The disclosure that the United States may at all be interested in the development of a nuclear hyperosnic weapon with ICBM range also comes amid tense negotiations between U.S. and Russian government officials over extending the New Strategic Arms Reduction Treaty, or New START. The treaty limits how many nuclear warheads each country can have, as well as the total numbers of certain delivery systems. Russia has declared its Avangard missiles as being covered by the treaty, but has said, at least at present, that other novel nuclear weapons, such as a nuclear-powered cruise missile and a long-range nuclear-powered torpedo, are not within that agreement’s purview. The U.S. government has also, so far unsuccessfully, tried to bring China into these negotiations to craft some sort of trilateral arms control deal.
The U.S. military has already fielded submarine-launched ballistic missiles with lower-yield nuclear warheads in direct response to concerns about Russia’s nuclear modernization efforts and doctrine, especially a potential “escalate-to-deescalate” strategy that could see the Kremlin employ a limited tactical nuclear strike in an effort to effectively settle a tertiary conflict before the United States or its allies could response. Experts dispute whether this doctrine actually exists. Regardless, Russia has made it clear that it will not be able to tell if an incoming weapon has a lower-yield warhead on top and will treat them the same as any other nuclear strike, triggering a massive retaliatory response.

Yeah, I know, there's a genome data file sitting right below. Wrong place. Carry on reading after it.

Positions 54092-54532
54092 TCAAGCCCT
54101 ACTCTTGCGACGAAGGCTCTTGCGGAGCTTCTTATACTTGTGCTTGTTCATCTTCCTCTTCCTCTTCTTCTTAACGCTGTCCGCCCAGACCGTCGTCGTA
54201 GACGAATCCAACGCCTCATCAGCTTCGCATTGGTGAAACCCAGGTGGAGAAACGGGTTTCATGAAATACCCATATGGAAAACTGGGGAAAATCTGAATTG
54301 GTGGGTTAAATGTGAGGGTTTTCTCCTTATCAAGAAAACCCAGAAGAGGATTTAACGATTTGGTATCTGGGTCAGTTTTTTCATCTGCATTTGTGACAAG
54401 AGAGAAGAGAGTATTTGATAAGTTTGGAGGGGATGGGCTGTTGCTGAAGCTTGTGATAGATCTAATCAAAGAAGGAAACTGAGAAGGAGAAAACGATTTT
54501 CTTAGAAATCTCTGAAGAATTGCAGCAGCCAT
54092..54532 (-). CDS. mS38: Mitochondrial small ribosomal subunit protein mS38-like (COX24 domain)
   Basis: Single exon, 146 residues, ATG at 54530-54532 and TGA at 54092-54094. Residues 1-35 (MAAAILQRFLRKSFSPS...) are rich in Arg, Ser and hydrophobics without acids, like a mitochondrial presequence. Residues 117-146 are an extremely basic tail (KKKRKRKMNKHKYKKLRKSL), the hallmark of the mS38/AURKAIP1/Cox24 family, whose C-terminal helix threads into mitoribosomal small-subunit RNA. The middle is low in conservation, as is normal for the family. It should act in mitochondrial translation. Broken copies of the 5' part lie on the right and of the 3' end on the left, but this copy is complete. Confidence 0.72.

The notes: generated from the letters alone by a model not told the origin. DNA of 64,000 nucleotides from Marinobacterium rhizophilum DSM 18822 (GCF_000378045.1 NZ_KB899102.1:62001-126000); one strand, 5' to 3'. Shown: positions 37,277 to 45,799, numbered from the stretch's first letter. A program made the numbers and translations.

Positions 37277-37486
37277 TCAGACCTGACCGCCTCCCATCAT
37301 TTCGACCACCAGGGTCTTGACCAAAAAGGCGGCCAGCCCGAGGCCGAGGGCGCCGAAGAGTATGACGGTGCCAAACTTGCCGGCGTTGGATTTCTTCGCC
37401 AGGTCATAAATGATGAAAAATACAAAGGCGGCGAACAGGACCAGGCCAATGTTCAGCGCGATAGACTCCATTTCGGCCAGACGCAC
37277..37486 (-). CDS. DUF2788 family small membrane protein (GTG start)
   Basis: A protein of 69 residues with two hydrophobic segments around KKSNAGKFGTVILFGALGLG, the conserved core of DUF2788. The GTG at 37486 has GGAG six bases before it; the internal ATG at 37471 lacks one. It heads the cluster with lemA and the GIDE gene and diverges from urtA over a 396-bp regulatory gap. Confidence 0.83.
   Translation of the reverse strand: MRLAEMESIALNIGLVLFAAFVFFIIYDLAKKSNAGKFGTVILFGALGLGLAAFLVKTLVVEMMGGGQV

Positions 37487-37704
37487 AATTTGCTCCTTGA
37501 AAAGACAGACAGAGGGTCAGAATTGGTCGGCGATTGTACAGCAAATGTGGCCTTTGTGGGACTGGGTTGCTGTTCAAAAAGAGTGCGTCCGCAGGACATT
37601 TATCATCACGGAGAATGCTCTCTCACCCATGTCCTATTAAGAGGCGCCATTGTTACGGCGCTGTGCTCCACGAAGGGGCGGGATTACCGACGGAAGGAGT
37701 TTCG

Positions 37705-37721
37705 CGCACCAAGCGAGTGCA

Fielding future GBSDs with nuclear-armed hypersonic boost-glide vehicles might raise a separate discrimination issue in that opponents will very likely not be able to tell if an incoming hypersonic weapon is nuclear or conventionally armed. However, the conventional hypersonic boost-glide vehicles that the U.S. military has in development now will be fire from road-mobile launchers, submarines, and aircraft, which could make it easier to separate them from the silo-launched GBSDs.
At the same time, it remains unclear how far along the U.S. Air Force may be in even considering arming its GBSDs with these hypersonic weapons. The new ICBMs are not set to enter service until the late 2020s or early 2030s. Subsequent upgrades for those missiles, which is how the Air Force framed the possible addition of a hypersonic boost-glide vehicle payload, would likely come sometime after that.
Still, it’s notable that the service is exploring the option at all, which would represent a significant new addition to America’s nuclear deterrent arsenal.
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